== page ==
Brandy Harvey has discovered she likes to cook after school.
The 11th-grade student began attending Detroit Food Academy at Central Collegiate high school with her sister Brenda.
"When I came here, I learned to be less shy, and I was new to this school so it helped me a lot and then we were learning about how to start a business and how to make a business and when we sell things, like how we determine the price of the food and things like that and how we measure out how much stuff costs," said Harvey.
Harvey doesn't plan to be a chef after she graduates college, but she does have dreams of opening her own business along with her sister.
"I want to be like a writer and a forensic biologist," said Harvey. "When I'm older or when I'm off to college, I want to move to New York, like the city area, and me and my sister plan to open up a bakery and this is kind of like helping to teach us how we would have to set up the price of things or like what we would need to decide to sell."
Detroit Food Academy has after school programs in six Detroit high schools. Each program meets two nights a week.
The goal is not just to teach them how to cook, but to teach them how to lead. They do it through food and social entrepreneurship.
"Just like cooking you need to practice, you need to practice to be a leader. You need to practice having that voice that other people can rally behind and if you don't have that choice, if you don't have the opportunity to use that voice then creating that, creating that leadership quality within yourself is very difficult," said Will Mundel, the program director at Detroit Food Academy.
The students are given $100 a month for a food budget. They learn to cook, but they also develop a business plan. The students learn by doing.
"How to shop smart on a budget, how to get food on a budget, how many things, different things you can make without using an oven or stuff. How good it can be without there being so much sugar in it. How much sugar is in real stuff that is tell you it's healthy when it's not really healthy," said Deshawn Lindsay, a ninth-grade student.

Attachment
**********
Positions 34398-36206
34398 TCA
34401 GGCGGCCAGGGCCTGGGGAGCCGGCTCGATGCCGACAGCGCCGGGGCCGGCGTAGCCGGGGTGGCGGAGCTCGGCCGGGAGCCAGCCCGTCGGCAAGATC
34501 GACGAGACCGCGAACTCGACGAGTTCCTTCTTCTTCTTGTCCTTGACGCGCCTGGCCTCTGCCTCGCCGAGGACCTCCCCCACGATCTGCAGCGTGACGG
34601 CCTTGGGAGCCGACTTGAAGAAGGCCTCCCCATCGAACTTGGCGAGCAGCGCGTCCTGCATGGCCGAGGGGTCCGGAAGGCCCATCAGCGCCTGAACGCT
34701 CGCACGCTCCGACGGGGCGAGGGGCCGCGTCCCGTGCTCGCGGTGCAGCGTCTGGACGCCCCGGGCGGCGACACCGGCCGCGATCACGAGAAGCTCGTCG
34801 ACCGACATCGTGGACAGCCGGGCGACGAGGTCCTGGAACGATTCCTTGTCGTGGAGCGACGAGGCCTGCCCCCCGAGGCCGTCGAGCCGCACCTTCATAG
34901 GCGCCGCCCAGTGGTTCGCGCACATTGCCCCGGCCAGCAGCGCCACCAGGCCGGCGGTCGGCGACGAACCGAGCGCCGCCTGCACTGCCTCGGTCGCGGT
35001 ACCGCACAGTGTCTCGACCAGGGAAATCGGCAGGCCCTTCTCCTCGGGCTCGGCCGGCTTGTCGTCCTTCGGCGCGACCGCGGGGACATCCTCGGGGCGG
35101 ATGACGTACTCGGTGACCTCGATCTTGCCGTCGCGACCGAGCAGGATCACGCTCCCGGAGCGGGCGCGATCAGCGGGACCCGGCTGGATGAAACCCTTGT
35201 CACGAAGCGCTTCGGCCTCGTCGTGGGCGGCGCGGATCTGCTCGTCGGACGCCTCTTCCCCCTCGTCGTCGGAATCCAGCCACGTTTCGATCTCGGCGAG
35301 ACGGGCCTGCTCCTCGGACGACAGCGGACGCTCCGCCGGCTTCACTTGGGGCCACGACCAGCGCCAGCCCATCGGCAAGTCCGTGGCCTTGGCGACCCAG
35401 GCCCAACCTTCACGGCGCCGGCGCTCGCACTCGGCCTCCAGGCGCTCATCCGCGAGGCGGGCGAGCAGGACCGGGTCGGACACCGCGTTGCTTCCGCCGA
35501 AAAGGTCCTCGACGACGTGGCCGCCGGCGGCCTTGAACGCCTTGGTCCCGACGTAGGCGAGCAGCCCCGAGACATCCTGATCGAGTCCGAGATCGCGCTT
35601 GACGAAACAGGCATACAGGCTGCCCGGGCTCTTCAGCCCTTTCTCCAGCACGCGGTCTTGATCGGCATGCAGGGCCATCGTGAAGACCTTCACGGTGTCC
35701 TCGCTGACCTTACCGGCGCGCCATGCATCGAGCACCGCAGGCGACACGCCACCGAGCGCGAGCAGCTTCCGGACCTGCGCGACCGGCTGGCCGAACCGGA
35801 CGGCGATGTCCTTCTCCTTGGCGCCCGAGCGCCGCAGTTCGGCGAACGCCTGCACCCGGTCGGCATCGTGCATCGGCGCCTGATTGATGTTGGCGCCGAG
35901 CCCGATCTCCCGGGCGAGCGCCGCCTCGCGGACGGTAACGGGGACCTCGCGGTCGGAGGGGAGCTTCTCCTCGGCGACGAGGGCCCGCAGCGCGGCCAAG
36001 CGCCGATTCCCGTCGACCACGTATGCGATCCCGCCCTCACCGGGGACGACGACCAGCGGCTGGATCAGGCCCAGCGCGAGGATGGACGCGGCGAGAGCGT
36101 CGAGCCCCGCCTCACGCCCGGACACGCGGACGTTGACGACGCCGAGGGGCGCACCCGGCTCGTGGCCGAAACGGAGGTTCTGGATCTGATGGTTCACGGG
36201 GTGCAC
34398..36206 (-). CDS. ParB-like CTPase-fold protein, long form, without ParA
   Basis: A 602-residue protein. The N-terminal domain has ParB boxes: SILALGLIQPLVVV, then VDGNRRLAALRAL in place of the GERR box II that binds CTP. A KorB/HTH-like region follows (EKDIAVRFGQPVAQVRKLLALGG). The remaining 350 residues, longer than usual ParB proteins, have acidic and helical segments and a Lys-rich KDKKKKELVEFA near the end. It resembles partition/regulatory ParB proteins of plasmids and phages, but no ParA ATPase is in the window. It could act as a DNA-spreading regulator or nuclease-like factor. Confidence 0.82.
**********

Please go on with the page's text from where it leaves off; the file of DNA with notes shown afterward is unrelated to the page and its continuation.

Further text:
Mundel said they work with teachers in the schools to help oversee the program, but even he himself takes a bit of a hands-off approach.
"You can see that I have been very hands-off, walking around, gave a little bit of directions in the beginning but for the most part these are students making their own decisions and doing those decisions on their own, not me prescribing things for them to do," Mundel said.
The culmination of the program involves the students developing a business plan and executing it. The students at Central Collegiate high school have decided to make and sell granola bars.
They came up with that idea by doing a survey of their classmates and teachers. They also developed their granola bar recipes and tested them before moving forward with their plan.
It's all part of what the Detroit Food Academy calls a triple bottom line food business that impacts people, the planet and profit.
"So that's people helping your community, planet, not hurting, and hopefully actually promoting the health of your environment, as well as making profit for yourself," said Mundel.
Erin Taylor is thinking about a career in technical engineering or possibly a prosecutor, but she hasn't ruled out a job in culinary arts.
"I like to cook like everything. I want to learn, I want to learn a lot," said Erin Taylor, a ninth-grade student.
Deshawn Lindsay sees an opportunity for himself by taking Detroit Food Academy.
"Now I can sell stuff on the side, making money on my own without people telling me how to do it and how to do it smartly and how to get money back and putting it into the materials i use," said Lindsay.
Graduates of the program can apply for Detroit Food Academy's paid summer internship program and work under a food business mentor or a chef mentor.
For more information on the Detroit Food Academy, click here.